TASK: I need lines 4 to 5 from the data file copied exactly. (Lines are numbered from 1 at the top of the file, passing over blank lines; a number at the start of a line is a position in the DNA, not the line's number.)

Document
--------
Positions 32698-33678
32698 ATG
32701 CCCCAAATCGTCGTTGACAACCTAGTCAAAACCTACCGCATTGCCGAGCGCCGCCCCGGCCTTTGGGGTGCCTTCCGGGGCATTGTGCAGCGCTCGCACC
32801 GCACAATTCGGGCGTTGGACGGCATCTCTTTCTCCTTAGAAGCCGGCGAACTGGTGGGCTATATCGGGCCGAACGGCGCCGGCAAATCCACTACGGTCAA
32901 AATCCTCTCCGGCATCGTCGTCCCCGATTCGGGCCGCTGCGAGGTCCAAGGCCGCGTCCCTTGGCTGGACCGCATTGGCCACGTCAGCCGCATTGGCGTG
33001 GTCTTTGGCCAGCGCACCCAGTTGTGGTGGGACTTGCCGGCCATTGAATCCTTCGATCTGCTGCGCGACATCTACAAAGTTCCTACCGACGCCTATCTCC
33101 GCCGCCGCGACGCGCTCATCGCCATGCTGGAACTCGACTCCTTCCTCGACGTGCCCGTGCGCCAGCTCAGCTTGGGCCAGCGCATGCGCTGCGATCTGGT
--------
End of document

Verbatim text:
32801 GCACAATTCGGGCGTTGGACGGCATCTCTTTCTCCTTAGAAGCCGGCGAACTGGTGGGCTATATCGGGCCGAACGGCGCCGGCAAATCCACTACGGTCAA
32901 AATCCTCTCCGGCATCGTCGTCCCCGATTCGGGCCGCTGCGAGGTCCAAGGCCGCGTCCCTTGGCTGGACCGCATTGGCCACGTCAGCCGCATTGGCGTG